In the pre-internet age, club meets were organized through classified ads in local newspapers. Such adverts would read something like, “Handbags for a sale at discount prices. I’m available at Diakoku Parking Area midnight Thursday.”
Two things set the Mid Night Club apart from other street racing teams. First, Mid Night Club dispensed with drifting and quarter mile runs. Instead, their focus was on sustained top speed. It was this fact that had made the team legendary. It is one thing to achieve speeds in excess of 200 mph, but doing so for mile upon mile for up to 15 minutes required next-level driving skills and the bleeding edge of performance tech. Given members were the cream of the crop in Japanese motoring, these illegal speed runs on the Wangan were literally testing the fastest production cars in the world.
Speed wasn’t the only thing that the Mid Night Club was famous for. The team’s code of ethics was their defining feature. Never, in their pursuit of speed, were members to endanger the lives of other motorists. The protocols were strict. Drivers were to use their hazard lights and keep at least one lane between them and other motorists. Many of the members’ cars had additional headlights for added visibility for both themselves and cars around them. Runs were made at night and only in light traffic. Reckless driving would get member an immediate ban from the team.
Though Mid Night Club members’ cars were featured in Japanese car magazines, the members themselves shunned the media, only further burnishing their mystique. Imitators were common, with other street racers reproducing the club’s signature Mid Night stickers for their own cars. Often this fakery resulted in a vandalized or torched car.
The cars of Mid Night Club included a who’s-who of classic JDM like Mazda RX-7s, Toyota Supras, and Nissan Skylines, as well as European exotics including Lamborghinis, Ferraris, and Porsches. One of the more famous was a 1978 Nissan Fairlady 280ZX. It boasted innovative tech of the day like intercooled turbochargers and weight-saving carbon fiber body panels. Though likely apocryphal, legend has it the Fairlady Z topped out at some 800 horsepower.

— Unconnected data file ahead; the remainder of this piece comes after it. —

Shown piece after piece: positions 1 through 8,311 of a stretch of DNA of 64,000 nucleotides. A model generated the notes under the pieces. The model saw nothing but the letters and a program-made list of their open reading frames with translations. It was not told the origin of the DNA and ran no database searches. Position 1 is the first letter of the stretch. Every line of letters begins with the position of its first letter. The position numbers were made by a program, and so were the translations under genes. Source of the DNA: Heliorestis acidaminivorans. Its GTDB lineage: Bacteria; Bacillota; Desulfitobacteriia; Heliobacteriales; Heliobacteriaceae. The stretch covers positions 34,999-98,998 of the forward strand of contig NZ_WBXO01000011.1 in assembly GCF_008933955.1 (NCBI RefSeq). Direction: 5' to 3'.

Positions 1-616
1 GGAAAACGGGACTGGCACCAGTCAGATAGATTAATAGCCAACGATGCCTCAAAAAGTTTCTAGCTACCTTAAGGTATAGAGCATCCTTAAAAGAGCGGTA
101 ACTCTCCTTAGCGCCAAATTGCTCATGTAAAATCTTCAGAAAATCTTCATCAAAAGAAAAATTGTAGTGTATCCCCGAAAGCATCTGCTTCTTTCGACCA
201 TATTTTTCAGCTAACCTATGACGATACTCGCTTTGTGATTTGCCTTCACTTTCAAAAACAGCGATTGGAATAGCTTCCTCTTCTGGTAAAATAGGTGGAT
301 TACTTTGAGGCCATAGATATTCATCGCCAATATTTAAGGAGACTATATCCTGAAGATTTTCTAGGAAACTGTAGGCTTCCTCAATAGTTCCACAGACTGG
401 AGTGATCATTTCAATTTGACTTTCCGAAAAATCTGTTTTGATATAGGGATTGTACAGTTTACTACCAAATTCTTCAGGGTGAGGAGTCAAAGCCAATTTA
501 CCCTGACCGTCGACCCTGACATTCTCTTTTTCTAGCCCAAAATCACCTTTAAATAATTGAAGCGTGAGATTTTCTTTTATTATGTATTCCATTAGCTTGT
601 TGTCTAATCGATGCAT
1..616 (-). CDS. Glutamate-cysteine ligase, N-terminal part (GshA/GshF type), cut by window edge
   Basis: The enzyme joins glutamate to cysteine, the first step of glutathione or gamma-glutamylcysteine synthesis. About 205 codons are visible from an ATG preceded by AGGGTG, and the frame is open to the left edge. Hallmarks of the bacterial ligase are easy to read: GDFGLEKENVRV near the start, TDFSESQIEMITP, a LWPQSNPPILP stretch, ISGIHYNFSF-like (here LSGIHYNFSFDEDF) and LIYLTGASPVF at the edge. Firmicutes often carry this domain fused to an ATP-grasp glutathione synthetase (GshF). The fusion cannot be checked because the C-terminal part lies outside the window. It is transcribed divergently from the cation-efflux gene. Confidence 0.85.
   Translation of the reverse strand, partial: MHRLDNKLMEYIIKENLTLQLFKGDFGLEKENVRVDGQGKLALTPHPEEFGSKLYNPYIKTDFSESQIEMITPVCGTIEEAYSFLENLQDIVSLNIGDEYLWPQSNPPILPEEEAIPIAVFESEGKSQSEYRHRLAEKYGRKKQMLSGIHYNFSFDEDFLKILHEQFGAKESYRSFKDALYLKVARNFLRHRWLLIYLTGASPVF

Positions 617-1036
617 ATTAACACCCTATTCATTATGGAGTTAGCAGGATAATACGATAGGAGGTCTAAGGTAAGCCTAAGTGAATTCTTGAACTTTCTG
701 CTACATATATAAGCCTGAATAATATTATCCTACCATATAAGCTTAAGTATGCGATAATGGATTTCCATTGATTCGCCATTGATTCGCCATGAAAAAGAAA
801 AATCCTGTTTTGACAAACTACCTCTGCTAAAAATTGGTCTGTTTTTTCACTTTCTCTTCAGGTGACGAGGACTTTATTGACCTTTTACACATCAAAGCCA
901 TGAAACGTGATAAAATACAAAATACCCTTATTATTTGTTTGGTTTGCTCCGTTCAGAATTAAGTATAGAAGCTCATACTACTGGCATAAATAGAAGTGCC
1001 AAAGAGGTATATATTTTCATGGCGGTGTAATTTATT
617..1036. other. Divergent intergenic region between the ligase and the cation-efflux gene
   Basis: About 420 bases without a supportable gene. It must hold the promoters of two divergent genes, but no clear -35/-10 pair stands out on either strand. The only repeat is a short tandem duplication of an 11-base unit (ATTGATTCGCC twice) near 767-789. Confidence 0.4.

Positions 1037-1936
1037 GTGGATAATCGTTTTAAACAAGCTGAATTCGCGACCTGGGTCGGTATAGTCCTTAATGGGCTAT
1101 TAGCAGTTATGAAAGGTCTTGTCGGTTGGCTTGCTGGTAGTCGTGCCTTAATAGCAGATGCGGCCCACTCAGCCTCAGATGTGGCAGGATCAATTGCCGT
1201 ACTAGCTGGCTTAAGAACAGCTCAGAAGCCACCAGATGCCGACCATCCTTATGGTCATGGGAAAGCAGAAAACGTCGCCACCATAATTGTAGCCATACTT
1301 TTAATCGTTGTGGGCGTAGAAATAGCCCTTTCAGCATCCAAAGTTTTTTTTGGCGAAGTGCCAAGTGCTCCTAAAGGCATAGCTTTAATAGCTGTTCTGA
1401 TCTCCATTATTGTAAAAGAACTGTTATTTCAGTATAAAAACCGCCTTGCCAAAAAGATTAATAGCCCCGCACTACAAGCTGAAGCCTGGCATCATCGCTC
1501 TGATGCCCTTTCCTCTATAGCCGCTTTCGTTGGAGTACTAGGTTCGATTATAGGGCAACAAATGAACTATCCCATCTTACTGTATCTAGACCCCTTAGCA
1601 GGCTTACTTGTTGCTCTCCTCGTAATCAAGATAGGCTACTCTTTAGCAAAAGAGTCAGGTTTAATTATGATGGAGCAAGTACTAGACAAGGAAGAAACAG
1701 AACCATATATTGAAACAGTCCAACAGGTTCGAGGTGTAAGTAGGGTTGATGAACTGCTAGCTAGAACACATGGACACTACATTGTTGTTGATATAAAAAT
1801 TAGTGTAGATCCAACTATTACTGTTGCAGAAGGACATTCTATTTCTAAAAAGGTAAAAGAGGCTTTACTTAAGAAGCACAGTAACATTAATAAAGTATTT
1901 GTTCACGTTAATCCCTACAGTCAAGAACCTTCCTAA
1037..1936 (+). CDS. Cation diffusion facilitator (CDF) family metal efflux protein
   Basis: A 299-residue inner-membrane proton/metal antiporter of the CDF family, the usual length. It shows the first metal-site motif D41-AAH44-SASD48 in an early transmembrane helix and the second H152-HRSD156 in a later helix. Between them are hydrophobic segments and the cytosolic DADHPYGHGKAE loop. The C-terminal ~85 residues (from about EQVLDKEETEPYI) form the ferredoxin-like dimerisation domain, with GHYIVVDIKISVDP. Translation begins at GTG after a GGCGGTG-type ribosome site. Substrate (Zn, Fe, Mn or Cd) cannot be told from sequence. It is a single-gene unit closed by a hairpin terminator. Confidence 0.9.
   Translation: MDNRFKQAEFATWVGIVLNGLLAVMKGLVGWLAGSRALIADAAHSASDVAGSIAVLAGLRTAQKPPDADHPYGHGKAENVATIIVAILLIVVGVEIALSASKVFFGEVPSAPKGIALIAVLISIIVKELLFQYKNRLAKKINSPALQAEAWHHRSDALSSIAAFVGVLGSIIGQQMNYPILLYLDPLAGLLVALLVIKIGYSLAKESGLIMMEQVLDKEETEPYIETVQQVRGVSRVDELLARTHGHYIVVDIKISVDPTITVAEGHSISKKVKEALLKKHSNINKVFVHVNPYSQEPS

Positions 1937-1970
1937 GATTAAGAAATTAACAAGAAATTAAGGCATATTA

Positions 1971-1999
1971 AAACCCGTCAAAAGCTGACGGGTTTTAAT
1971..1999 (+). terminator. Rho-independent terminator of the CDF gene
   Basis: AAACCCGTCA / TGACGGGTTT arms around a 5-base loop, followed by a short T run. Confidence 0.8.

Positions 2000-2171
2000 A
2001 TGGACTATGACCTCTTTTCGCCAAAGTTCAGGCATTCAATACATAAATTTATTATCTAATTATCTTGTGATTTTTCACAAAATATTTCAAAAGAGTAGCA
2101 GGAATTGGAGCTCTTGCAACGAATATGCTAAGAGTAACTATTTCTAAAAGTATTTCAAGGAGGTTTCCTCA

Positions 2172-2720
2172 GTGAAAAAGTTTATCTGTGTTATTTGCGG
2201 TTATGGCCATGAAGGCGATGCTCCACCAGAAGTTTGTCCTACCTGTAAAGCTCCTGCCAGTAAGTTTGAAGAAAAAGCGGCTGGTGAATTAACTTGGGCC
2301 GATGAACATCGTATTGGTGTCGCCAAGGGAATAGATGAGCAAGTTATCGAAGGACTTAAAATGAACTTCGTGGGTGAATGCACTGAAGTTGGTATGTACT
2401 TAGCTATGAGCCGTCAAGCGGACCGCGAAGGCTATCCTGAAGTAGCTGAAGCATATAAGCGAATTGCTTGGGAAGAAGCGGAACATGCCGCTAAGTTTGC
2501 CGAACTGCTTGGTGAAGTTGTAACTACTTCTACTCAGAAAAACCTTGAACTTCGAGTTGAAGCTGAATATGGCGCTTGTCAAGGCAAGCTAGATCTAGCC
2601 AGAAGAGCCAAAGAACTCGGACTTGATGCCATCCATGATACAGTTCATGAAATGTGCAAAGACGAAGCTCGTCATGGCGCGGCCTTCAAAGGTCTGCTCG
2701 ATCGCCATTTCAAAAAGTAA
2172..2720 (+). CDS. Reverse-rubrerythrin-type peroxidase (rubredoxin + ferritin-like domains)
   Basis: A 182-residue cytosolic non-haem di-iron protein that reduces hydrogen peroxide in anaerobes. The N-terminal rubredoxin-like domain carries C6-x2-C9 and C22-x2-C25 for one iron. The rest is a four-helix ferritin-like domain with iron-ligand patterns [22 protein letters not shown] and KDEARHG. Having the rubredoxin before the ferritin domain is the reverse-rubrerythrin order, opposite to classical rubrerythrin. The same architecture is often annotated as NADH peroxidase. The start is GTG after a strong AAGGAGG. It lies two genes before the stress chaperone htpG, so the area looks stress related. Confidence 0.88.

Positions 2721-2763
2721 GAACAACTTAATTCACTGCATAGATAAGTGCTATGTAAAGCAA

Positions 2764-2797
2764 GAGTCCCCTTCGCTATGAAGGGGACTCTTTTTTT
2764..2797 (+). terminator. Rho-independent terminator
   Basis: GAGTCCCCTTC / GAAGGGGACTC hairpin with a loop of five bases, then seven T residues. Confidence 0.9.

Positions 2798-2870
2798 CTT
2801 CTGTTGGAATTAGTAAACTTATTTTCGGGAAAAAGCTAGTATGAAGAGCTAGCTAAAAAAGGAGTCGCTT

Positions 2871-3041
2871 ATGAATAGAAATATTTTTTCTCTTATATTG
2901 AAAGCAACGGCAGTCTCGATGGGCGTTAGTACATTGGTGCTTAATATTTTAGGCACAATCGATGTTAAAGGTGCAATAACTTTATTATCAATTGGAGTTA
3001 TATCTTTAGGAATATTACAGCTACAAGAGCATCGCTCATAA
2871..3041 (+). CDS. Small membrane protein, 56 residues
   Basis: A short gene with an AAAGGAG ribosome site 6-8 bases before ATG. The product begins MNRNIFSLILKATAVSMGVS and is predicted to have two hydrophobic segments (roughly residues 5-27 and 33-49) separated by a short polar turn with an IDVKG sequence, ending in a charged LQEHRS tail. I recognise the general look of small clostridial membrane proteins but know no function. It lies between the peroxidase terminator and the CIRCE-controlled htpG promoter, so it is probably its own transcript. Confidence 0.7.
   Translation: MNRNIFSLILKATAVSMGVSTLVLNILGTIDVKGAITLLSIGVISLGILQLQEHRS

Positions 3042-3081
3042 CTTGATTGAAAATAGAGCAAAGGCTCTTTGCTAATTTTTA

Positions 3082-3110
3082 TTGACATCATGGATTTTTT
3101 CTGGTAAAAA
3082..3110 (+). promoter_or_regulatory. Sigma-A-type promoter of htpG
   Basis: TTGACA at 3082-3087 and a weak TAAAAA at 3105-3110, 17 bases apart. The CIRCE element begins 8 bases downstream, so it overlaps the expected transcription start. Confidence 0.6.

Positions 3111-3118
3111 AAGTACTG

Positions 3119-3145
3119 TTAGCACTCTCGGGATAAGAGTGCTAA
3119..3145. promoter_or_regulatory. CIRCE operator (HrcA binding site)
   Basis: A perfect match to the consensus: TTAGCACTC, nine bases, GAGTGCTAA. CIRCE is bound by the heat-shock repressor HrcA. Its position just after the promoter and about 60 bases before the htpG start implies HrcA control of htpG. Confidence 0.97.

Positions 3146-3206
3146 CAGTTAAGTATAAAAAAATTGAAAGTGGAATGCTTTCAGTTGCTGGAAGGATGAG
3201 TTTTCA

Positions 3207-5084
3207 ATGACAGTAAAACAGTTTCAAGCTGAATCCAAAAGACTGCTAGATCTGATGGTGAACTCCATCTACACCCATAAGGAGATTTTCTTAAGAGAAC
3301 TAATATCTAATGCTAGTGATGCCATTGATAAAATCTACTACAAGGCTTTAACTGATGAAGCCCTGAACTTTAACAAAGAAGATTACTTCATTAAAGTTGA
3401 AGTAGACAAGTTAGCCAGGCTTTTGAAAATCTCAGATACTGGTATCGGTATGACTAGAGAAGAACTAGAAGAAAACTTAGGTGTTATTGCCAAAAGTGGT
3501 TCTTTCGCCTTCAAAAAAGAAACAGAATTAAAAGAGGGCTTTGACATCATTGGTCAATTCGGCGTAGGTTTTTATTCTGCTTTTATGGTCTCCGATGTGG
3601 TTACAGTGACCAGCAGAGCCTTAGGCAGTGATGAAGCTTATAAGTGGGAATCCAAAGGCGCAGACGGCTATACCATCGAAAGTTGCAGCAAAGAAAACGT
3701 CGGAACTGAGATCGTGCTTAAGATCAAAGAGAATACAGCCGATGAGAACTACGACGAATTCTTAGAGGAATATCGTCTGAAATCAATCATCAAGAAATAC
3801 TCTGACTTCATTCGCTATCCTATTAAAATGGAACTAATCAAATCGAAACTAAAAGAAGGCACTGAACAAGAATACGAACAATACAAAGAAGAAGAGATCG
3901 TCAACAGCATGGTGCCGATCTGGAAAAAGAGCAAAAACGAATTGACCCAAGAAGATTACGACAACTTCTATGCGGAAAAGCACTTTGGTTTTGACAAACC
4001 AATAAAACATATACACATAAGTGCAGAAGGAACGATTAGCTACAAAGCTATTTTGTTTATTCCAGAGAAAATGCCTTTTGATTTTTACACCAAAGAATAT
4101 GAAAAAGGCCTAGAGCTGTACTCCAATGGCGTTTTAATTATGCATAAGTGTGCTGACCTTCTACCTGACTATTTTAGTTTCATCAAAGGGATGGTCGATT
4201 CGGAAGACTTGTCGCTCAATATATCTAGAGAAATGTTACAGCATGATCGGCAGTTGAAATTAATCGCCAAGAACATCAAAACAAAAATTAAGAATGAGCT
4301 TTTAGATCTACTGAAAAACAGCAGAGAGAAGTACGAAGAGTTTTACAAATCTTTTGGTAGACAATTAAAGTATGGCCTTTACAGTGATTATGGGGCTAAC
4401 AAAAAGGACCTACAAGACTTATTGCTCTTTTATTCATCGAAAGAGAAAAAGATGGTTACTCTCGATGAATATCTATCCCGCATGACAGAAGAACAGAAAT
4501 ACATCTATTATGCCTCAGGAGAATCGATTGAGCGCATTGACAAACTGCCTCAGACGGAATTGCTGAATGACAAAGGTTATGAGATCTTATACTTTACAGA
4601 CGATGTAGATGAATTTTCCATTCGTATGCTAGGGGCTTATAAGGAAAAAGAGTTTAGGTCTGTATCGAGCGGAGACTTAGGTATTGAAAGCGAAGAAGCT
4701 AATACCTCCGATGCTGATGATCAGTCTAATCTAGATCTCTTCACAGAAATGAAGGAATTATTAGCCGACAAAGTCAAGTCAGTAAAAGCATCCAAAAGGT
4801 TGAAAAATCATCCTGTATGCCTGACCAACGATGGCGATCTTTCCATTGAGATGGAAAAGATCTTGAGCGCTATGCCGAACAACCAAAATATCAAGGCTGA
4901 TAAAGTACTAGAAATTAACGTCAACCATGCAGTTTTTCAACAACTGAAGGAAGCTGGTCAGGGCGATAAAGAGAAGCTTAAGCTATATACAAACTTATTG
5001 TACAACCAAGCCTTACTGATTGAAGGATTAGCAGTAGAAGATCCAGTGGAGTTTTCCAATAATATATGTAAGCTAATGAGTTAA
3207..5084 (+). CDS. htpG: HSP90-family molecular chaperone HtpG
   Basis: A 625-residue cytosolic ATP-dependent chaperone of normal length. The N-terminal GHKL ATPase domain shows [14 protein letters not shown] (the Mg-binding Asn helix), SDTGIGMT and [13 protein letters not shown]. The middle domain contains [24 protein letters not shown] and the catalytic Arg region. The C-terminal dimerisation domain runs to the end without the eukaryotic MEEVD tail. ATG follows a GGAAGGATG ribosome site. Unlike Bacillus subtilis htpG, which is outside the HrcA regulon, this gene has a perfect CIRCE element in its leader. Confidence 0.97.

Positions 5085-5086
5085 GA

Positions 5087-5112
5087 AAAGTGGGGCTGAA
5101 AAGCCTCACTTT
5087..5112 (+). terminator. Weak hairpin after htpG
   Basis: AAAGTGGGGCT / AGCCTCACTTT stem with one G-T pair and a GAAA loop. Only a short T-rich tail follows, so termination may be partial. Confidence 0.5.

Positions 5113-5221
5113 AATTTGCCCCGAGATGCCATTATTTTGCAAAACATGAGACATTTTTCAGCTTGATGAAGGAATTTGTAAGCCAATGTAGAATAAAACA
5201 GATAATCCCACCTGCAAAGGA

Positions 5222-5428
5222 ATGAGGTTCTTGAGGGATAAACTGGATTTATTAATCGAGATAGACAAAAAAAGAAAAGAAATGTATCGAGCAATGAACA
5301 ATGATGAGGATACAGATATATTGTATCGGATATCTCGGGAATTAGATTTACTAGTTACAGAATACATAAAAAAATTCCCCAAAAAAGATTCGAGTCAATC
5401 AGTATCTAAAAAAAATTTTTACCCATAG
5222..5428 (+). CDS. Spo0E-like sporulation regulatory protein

The most storied Mid Nigh Club car was heavily modified 930-generation Porsche 911. Known as the “Blackbird,” this car was reportedly capable of a top speed of 217 mph. Lore has it that the owner, a wealthy businessman, had poured in over $2 million dollars-worth of modifications and even had it shipped to Germany where it was worked on by Porsche’s factory mechanics. The name “Blackbird” was a nod and a wink to the only Porsche to rival it, the legendary RUF Yellowbird. In fact, the car wasn’t even black but maroon.
While members of Mid Night Club had a strict code of conduct when it came to racing, others in the racing scene did not. One night in 1999, a group of Bosozoku bikers diverted members of Mid Night Club while on a run, sending themselves and the racers into a high traffic area resulting in a major accident that took the lives of two bikers and hospitalized six civilians. Having failed to ensure the safety of other motorists, Mid Night Club officially disbanded.
While tuning culture remains alive and well in Japan, the heyday of 200 mph runs on the Shuto Expressway is now long past. Rumor and legend continue to swirl around Team Mid Night. Though it’s not always easy to separate fact from fiction, these outlaws with honor (and sick rides) certainly earned their place in our collective automotive imagination.